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By 10 January 2020 | Categories: news

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Before you hop onto WhatsApp or TikTok, you may want to consider whether it is actually safe to do so. The recent WhatsApp cloning scam, where cybercriminals compromised number porting to extort money from compromised devices’ contact lists, has raised questions about whether the platform is secure enough.  Then, this week, Check Point Research, the threat Intelligence arm of Check Point Software Technologies Ltd. revealed that it found multiple vulnerabilities in another popular platform, TikTok.

The company elaborated that unaddressed, hackers could have used the vulnerabilities to manipulate content on user accounts and even extract confidential personal information saved on these accounts.

What makes the revelation even more disturbing is that TikTok is used mainly by teenagers and children who use the app to share, save and keep private (and sometimes very sensitive) videos of themselves and their loved ones. The research found that an attacker could send a spoofed SMS message to a user containing a malicious link. When the user clicked on the malicious link, the attacker was able to get a hold of the TikTok account and manipulate its content by deleting videos, uploading unauthorized videos, and making private or "hidden" videos public.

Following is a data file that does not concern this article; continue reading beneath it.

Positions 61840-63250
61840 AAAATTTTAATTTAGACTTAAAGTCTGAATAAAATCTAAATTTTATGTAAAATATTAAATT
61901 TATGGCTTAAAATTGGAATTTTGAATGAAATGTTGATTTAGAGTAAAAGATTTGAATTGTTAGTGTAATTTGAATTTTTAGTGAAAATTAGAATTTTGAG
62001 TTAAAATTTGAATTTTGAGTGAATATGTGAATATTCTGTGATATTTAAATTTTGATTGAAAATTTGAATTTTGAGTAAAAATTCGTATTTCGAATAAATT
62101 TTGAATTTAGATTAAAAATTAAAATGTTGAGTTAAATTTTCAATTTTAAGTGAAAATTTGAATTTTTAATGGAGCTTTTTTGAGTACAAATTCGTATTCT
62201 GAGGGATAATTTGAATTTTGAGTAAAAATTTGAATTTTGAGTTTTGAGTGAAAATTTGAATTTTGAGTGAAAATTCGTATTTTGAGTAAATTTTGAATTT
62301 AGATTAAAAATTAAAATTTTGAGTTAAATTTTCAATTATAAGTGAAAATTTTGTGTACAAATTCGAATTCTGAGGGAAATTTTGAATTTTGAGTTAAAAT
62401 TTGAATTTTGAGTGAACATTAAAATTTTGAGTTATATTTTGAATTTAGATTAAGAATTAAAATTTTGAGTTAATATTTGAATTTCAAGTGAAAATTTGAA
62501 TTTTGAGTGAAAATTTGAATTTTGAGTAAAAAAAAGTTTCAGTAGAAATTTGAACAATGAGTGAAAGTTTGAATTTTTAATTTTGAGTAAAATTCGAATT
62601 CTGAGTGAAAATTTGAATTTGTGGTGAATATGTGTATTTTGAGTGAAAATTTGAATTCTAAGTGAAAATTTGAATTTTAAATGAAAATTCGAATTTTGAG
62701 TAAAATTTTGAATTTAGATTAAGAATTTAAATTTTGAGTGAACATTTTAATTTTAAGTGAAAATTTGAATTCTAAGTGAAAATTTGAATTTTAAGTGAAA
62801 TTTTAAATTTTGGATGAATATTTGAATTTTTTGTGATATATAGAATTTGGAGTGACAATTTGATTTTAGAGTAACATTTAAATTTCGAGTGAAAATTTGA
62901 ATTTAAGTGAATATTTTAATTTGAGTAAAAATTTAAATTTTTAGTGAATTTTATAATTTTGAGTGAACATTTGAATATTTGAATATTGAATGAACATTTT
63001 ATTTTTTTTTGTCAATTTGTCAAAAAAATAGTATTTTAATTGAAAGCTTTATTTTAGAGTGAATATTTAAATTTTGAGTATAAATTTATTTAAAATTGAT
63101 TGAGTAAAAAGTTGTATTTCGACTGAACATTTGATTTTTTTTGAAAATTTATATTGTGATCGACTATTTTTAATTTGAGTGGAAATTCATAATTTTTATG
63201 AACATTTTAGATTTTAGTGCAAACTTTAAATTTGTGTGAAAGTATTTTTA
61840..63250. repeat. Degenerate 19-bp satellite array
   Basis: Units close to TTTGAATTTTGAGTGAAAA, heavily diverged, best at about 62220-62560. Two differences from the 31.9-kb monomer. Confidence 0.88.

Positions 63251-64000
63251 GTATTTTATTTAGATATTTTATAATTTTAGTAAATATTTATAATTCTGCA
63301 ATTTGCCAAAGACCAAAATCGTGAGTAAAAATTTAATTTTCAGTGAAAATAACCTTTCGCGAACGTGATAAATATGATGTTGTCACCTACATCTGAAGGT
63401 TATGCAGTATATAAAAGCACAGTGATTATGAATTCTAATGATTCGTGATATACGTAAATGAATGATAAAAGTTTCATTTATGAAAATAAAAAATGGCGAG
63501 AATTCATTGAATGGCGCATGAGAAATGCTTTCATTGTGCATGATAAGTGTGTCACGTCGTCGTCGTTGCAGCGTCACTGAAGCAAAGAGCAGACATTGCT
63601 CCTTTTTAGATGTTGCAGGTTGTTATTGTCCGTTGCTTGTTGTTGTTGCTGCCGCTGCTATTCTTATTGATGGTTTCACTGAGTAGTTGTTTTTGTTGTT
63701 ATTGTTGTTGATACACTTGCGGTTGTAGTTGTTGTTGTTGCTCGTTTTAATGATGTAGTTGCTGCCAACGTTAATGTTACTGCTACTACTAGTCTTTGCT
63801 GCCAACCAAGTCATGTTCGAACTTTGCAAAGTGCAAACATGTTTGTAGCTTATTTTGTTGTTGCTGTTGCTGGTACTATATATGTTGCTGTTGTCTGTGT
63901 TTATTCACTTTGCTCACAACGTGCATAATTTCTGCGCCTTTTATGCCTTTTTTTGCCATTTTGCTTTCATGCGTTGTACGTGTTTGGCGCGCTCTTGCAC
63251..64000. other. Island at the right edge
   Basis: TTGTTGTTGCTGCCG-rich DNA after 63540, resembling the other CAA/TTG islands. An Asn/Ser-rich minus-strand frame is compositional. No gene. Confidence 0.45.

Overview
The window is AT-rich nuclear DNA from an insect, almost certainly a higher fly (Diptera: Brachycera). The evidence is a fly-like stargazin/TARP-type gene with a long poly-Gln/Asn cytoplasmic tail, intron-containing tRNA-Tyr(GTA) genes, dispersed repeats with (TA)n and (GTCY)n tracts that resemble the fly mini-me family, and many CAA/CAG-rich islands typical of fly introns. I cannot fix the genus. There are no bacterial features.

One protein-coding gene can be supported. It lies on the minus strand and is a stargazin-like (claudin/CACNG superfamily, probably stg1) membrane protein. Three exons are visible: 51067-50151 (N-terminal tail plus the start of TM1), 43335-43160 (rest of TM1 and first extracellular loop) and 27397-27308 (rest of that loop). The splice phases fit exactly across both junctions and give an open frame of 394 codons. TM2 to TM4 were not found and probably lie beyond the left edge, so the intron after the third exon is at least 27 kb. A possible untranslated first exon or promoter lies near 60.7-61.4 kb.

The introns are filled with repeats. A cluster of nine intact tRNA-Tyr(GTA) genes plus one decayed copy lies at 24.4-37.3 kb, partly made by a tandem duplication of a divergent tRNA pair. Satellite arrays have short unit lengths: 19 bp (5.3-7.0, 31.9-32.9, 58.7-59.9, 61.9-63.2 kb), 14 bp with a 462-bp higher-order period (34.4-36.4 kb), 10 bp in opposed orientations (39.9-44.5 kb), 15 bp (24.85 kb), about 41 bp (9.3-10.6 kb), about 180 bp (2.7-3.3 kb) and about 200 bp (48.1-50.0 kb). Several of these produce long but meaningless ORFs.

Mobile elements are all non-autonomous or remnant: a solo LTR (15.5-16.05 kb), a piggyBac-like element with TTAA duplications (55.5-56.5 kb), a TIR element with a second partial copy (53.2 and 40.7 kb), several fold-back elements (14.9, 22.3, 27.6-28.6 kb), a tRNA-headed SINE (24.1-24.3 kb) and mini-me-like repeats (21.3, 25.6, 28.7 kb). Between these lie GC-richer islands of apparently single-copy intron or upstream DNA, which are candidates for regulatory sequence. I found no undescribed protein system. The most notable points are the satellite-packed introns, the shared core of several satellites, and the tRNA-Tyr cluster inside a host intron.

Add to this the fact that TikTok is available in over 150 markets and used by more than 1 billion people, and one of the most downloaded apps, and it is no surprise that it has a target on its back for hackers.  

The research also found that Tiktok's subdomain https://ads.tiktok.com was vulnerable to XSS attacks, a type of attack in which malicious scripts are injected into otherwise benign and trusted websites. Check Point researchers leveraged this vulnerability to retrieve personal information saved on user accounts including private email addresses and birthdates.

Check Point Research informed TikTok developers of the vulnerabilities exposed in this research and a fix was responsibly deployed to ensure its users can safely continue using the TikTok app. It does beg the question though, as to why these highly popular platforms aren’t better secured from the get-go.

“Data is pervasive but data breeches are becoming an epidemic, and our latest research shows that the most popular apps are still at risk,” explained Oded Vanunu, Check Point’s Head of Product Vulnerability Research. “Social media applications are highly targeted for vulnerabilities as they provide a good source for private data and offer a good attack surface gate. Malicious actors are spending large amounts of money and putting in great effort to penetrate into such huge applications. Yet most users are under the assumption that they are protected by the app they are using,” he continued.

The silver lining is that TikTok has expressed interest in working collaboratively with security researchers moving forward.

“TikTok is committed to protecting user data. Like many organizations, we encourage responsible security researchers to privately disclose zero day vulnerabilities to us. Before public disclosure, CheckPoint agreed that all reported issues were patched in the latest version of our app. We hope that this successful resolution will encourage future collaboration with security researchers," commented Luke Deshotels, PhD, TikTok Security Team.

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